. 24/7 Space News .
AI for Earth and Space: Call for researchers and experts
by Staff Writers
Mountain View CA (SPX) Feb 07, 2022

illustration only

Frontier Development Lab (FDL) is kicking off its 7th year with a call for applications and the search for an expanded faculty. This year will be the program's biggest and most ambitious to date, with more teams tackling challenges in space, Earth science and energy domains.

FDL is a public-private partnership between NASA, DOE, the SETI Institute, Trillium Technologies, the European Space Agency and leaders in commercial AI, space exploration and Earth science including Google Cloud, NVIDIA, Intel, IBM and Microsoft. FDL applies advanced AI and machine learning techniques to basic research problems to push the frontiers of science and develop new tools to help solve critical challenges. FDL programs benefit our partner stakeholders and all humankind. The deadline for applications is April 3, 2022.

"FDL is a stunning example of how public/private partnerships and interdisciplinary skill sets can combine to achieve extraordinary results," said Bill Diamond, CEO, SETI Institute. "But these results also derive from the efforts of extraordinary researchers and mentors. We're thrilled to be launching our most ambitious FDL sprint ever this year, and invite you to join us!"

"AI is becoming a powerful partner for space exploration. AI is also proving to be a crucial ally for managing our planetary spaceship, Earth. If you're interested in working on problems that will help define the future of our species, on and off-world, then we'd love to hear from you" said James Parr, FDL Director.

FDL tackles knowledge gaps in space science by pairing machine learning experts with domain experts. Research teams are supported by computer data and advisory from our private sector partners for an intensive eight-week, paid research sprint over the summer between June and August. Final 2022 challenges will be announced in March, but research areas include:

Lunar Exploration: We are building on FDL's growing partnership with the Luxembourg Space Agency (LSA) to support this decade's ambitious lunar exploration goals. Can Physics-Informed Neural Nets (PINNs) replace traditional methods in lunar mapping to support rover traverses and human operations at the lunar poles?

Space Medicine: For the first time in half a century, astronauts will soon be living and working for long durations in deep space - either on Gateway, Artemis missions to the Moon or perhaps, in the 2030s, Mars. We know that the absence of gravity and increased solar and cosmic radiation conspire to make numerous challenges to long-term mission operations. Can ML techniques such as causal inference unlock powerful tools to unlock interventions on a molecular level?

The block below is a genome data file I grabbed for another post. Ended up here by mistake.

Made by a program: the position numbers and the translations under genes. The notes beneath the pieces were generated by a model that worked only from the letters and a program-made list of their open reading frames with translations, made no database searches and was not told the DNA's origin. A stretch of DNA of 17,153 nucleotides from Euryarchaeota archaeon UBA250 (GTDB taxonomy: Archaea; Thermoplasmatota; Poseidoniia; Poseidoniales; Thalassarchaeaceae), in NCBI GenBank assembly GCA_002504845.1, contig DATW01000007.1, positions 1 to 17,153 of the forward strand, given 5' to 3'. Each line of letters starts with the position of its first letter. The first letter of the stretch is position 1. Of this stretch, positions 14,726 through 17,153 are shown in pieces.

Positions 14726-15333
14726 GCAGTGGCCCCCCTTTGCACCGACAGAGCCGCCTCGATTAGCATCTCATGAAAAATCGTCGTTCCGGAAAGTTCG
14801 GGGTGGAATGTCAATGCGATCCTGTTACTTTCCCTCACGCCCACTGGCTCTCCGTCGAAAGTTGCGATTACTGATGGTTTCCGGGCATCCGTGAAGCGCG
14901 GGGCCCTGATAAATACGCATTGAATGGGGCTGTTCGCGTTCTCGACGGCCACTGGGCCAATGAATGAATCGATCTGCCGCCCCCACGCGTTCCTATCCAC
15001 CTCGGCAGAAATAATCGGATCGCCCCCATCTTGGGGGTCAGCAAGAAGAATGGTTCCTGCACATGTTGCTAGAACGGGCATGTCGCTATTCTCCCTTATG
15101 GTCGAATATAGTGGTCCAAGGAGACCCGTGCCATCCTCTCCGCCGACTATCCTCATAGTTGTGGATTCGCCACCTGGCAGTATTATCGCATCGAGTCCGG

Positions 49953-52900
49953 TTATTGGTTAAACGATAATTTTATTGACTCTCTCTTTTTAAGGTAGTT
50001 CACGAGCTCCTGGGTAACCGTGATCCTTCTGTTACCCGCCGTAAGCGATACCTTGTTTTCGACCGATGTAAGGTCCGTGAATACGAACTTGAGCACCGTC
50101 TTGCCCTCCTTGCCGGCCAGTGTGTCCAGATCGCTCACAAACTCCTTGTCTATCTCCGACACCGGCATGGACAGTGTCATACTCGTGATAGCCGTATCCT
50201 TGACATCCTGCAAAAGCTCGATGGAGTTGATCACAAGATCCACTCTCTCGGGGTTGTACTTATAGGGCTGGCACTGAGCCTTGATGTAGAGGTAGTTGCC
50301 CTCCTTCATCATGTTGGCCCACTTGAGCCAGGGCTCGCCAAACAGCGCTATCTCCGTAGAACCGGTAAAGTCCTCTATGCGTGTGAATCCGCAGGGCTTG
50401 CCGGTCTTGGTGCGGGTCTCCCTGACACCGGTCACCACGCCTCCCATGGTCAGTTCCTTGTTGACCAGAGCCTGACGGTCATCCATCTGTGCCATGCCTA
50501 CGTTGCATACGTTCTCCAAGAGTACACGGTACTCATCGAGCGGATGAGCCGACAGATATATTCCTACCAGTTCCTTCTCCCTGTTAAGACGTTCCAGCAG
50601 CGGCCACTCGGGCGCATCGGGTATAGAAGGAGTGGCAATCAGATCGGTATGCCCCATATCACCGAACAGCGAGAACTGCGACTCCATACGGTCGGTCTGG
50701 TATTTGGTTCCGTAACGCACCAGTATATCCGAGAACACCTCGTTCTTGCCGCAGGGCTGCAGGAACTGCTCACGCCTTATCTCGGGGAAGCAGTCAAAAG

Astrobiology: Finding the ingredients for extraterrestrial life (sometimes called 'biosignatures') is a task well-suited to ML - whether it is scanning through vast data troves or simplifying laborious workflows. Can ML help develop better definitions of 'life' to support rover-based exploration or large-scale all-sky surveys?

ML Onboard: As ML-enabled processors get more power-efficient and radiation tolerant, the opportunity is opening up for more intelligence and autonomy on our spacecraft - as recently demonstrated by the TRN (Terrain Relative Navigation) pipeline running on NASA JPL's Perseverance Mission. Can we use ML to develop smart constellations for more effective disaster response, planetary management or deep space exploration?

Climate Adaptation: Adapting our civilization's key infrastructure to a rapidly warming climate will inevitably be at the top of our species' "To Do" list for the coming decades. Can ML help probe geomechanical data to future-proof our energy grid or provide insights on strategies for carbon sequestration? Can ML improve our decisions on building and managing the utilities of the future?

Disaster Response: FDL has already shown how ML can support Disaster response - from rapid flood mapping and inundation warning to wildfire ignition, predicting fire-spread and lightning flash rate. However, there is much work to enable operational and trusted systems. Can ML better support disaster response from resilience planning through to just-in-time insight and post-disaster recovery?

Energy Futures: ML is proving a powerful tool for assisted discovery and has already proved to be a powerful tool in drug discovery and engineering. Can we use techniques such as NLP (Natural Language Processing), Reinforcement Learning (RL) and genetic selection algorithms to accelerate the development and management of zero-emission energy solutions?

Earth Science: Over the past decade, there has been a quiet revolution in Earth Observation (EO) technologies, with constellations of Earth-orbiting satellites now providing a daily view of our planet from multiple vantage points and a wide variety of instrumentation. Can we pair this deluge of data with ML to uncover exciting new opportunities for understanding fundamental causal processes of our planet, from atmospheric interactions to hydrology, through to the origins of drought and other indicators of the health of critical ecosystems?

Live Twin: Earth System Predictability (ESP) has emerged as a key 'moonshot' for simulation science and High-Performance Computing (HPC). FDL has already taken small steps towards this vision, showing the potential for ML to emulate empirical models with greater efficiency, often reaching HPC parity with a fraction of the power. Can ML further push the state-of-the-art in creating a digital twin of our planet's systems - twinning in real-time, a so-called "Live Twin"?